Hackernoon logoThe Untapped Potential of ‘Nested‘ Ternaries by@okaybenji

The Untapped Potential of ‘Nested‘ Ternaries

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@okaybenjiBenji Kay

We’ve been using these things incorrectly all along!

Photo by Talles Alves (https://unsplash.com/photos/HNiOq7eg8ck)

Very soon, I will reveal to you the untapped potential of “nested” ternaries in JavaScript. (The use of quotes around nested will also be explained). But first, let’s talk about pattern matching!

Pattern matching is found in many programming languages, including Scala and Haskell. It is used to identify patterns, and it offers us a clear, concise way to determine how our code will branch.

Here’s an example of pattern matching in Scala from Bruce Tate’s excellent Seven Languages in Seven Weeks:

def doChore(chore: String): String = chore match {
case “clean dishes” => “scrub, dry”
case “cook dinner” => “chop, sizzle”
case _ => “whine, complain”
}
doChore(“clean dishes”) // -> "scrub, dry"
doChore(“mow lawn”) // -> "whine, complain"

Following the logic is simple. We just scan the list for the first match, and there we find the value to be returned. If we reach the end of the list and haven’t come across the case we’re looking for, there at the end we’ll find our return value, a catch-all for any case we didn’t account for.

Here’s a look at pattern matching in Haskell to calculate factorials:

factorial :: Integer -> Integer
factorial 0 = 1
factorial x = x * factorial (x - 1)
-- factorial 0 -> 1
-- factorial 1 -> 1
-- factorial 17 -> 355687428096000

And just for fun, a Fibonacci sequence in Prolog:

fib(0, 1).
fib(B, C) :- fib(A, B), C is A + B.
% fib(0, X) -> X = 1.
% fib(1, X) -> X = 1, X = 2.
% fib(144, X) -> X = 233.

We can’t use pattern matching as a control structure in JavaScript, but if you squint, case "clean dishes" (from our Scala example) starts to look a bit like a Boolean test, and those we do have. Keep squinting, and this JavaScript code looks a bit like pattern matching:

let result;
if (operator === ‘+’) {
result = left + right;
} else if (operator === ‘*’) {
result = left * right;
} else if (operator === ‘-’) {
result = left - right;
} else {
result = left / right;
}

But we can do better than this! Some problems with this code:

  • We’re using let even though we know const is preferred.
  • We’re changing the value of a variable that was declared outside of our block scope.
  • We’re repeating ourselves by typing our assignment result = multiple times.

Let’s see what we can do with a nested ternary instead, shall we?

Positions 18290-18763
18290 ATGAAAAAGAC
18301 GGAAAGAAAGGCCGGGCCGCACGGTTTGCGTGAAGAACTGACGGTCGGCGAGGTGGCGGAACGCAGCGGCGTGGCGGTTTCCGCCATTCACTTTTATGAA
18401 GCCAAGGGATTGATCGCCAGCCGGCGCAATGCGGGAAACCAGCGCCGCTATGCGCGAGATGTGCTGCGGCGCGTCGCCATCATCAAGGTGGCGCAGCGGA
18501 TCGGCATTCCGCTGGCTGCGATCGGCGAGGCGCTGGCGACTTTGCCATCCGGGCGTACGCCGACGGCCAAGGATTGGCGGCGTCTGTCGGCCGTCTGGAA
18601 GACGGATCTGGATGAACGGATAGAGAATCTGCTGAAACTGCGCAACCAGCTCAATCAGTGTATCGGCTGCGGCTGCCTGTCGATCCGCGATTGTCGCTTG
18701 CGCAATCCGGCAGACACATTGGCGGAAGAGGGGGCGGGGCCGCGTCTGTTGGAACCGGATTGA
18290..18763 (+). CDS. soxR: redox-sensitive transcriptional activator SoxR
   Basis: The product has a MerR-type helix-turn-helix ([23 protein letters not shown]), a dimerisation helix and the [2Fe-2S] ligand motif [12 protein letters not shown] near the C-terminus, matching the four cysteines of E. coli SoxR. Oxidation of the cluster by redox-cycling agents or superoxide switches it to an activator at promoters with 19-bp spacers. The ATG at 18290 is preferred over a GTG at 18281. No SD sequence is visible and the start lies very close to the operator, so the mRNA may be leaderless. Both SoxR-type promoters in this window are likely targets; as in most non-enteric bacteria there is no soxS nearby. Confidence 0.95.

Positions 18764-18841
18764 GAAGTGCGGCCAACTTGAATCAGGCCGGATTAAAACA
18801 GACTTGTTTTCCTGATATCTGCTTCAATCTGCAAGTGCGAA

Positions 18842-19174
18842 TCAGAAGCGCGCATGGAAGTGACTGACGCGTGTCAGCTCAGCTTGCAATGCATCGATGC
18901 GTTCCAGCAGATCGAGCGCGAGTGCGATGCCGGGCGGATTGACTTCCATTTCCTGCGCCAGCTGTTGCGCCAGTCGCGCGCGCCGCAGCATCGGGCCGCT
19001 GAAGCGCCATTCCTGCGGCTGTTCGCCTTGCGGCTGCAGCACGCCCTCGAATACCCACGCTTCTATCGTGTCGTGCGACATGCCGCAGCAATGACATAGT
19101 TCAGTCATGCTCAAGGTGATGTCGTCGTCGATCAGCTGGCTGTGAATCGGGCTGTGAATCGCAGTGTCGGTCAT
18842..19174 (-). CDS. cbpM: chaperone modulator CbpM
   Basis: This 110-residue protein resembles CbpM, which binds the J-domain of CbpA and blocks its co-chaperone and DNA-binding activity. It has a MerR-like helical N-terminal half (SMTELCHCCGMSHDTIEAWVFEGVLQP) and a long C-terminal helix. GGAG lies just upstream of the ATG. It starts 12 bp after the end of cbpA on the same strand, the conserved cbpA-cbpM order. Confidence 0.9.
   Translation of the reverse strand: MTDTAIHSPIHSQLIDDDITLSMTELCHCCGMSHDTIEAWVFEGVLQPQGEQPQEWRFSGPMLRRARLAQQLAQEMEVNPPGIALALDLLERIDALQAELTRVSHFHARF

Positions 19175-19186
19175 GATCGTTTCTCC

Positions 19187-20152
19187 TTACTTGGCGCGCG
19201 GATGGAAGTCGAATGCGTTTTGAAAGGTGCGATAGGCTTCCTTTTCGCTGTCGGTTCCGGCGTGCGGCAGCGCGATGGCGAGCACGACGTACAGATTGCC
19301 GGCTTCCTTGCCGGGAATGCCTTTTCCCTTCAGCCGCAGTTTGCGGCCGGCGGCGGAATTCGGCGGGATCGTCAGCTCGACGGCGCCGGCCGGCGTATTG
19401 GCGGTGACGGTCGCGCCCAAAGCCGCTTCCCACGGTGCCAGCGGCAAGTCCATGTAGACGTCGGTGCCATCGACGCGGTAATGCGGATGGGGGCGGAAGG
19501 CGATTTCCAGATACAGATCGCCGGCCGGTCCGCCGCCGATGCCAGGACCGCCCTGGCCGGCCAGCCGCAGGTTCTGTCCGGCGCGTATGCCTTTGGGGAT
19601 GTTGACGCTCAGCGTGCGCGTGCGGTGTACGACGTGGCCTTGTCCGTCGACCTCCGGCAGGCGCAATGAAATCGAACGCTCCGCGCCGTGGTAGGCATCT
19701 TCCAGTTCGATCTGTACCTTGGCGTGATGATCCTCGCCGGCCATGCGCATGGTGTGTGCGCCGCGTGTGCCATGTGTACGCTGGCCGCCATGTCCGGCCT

const result =
operator === ‘+’ ? left + right
: operator === ‘*’ ? left * right
: operator === ‘-’ ? left — right
: left / right;

Hey, that’s not too bad! Let’s take a look back at what we said about pattern matching:

Following the logic is simple. We just scan the list for the first match, and there we find the value to be returned. If we reach the end of the list and haven’t come across the case we’re looking for, there at the end we’ll find our return value, a catch-all for any case we didn’t account for.

Looks like we’ve got ourselves a tool that functions a lot like pattern matching already available to us in JavaScript!

It’s important to notice why we were able to do this — we formatted our “nested” ternary such that each line has a single condition and a single result, with the catch-all at the end. Because of this, we can read and write it as though it isn’t nested at all. Hence the quotes. 😉 There’s no need to worry about remembering each nested context. Once you’ve ruled out that a line would apply to the case you’re considering, you can safely forget it.

It’s generally considered best-practice to avoid nested ternaries in JavaScript, but that’s because we usually write code that looks like this:

var thing = foo ? bar : baz === qux ? quxx : foobar;

If you think that looks confusing, that’s because it is! ESLint suggests that the solution is to write code like this:

var thing;
if (foo) {
thing = bar;
} else if (baz === qux) {
thing = quxx;
} else {
thing = foobar;
}

But hopefully now you realize there’s a better alternative:

var thing =
foo ? bar
: baz === qux ? quxx
: foobar;

You can follow me on Twitter @okaybenji

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